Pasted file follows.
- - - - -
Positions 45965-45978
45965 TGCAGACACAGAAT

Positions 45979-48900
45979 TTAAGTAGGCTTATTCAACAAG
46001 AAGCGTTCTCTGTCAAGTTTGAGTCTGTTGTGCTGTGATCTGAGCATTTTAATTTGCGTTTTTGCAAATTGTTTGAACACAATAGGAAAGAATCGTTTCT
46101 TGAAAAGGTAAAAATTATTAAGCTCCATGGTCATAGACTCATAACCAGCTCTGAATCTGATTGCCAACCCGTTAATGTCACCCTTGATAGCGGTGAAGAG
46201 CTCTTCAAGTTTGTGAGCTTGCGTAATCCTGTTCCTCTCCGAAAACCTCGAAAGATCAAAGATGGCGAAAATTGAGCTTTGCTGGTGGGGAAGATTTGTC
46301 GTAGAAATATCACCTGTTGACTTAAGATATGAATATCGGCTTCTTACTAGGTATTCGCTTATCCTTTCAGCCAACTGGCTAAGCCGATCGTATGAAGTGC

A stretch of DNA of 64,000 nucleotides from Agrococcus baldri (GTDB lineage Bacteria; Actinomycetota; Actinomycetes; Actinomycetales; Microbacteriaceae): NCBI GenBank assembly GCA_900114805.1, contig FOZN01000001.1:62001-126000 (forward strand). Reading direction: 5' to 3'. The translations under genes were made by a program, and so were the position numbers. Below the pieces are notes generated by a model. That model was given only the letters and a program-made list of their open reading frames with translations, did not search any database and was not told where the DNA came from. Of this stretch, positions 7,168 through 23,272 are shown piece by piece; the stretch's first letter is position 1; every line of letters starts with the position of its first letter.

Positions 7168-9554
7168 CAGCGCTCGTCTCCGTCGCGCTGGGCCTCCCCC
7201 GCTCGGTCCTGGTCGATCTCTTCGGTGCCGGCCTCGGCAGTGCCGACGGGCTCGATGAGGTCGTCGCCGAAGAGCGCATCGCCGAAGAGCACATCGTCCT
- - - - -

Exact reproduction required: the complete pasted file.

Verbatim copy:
Positions 45965-45978
45965 TGCAGACACAGAAT

Positions 45979-48900
45979 TTAAGTAGGCTTATTCAACAAG
46001 AAGCGTTCTCTGTCAAGTTTGAGTCTGTTGTGCTGTGATCTGAGCATTTTAATTTGCGTTTTTGCAAATTGTTTGAACACAATAGGAAAGAATCGTTTCT
46101 TGAAAAGGTAAAAATTATTAAGCTCCATGGTCATAGACTCATAACCAGCTCTGAATCTGATTGCCAACCCGTTAATGTCACCCTTGATAGCGGTGAAGAG
46201 CTCTTCAAGTTTGTGAGCTTGCGTAATCCTGTTCCTCTCCGAAAACCTCGAAAGATCAAAGATGGCGAAAATTGAGCTTTGCTGGTGGGGAAGATTTGTC
46301 GTAGAAATATCACCTGTTGACTTAAGATATGAATATCGGCTTCTTACTAGGTATTCGCTTATCCTTTCAGCCAACTGGCTAAGCCGATCGTATGAAGTGC

A stretch of DNA of 64,000 nucleotides from Agrococcus baldri (GTDB lineage Bacteria; Actinomycetota; Actinomycetes; Actinomycetales; Microbacteriaceae): NCBI GenBank assembly GCA_900114805.1, contig FOZN01000001.1:62001-126000 (forward strand). Reading direction: 5' to 3'. The translations under genes were made by a program, and so were the position numbers. Below the pieces are notes generated by a model. That model was given only the letters and a program-made list of their open reading frames with translations, did not search any database and was not told where the DNA came from. Of this stretch, positions 7,168 through 23,272 are shown piece by piece; the stretch's first letter is position 1; every line of letters starts with the position of its first letter.

Positions 7168-9554
7168 CAGCGCTCGTCTCCGTCGCGCTGGGCCTCCCCC
7201 GCTCGGTCCTGGTCGATCTCTTCGGTGCCGGCCTCGGCAGTGCCGACGGGCTCGATGAGGTCGTCGCCGAAGAGCGCATCGCCGAAGAGCACATCGTCCT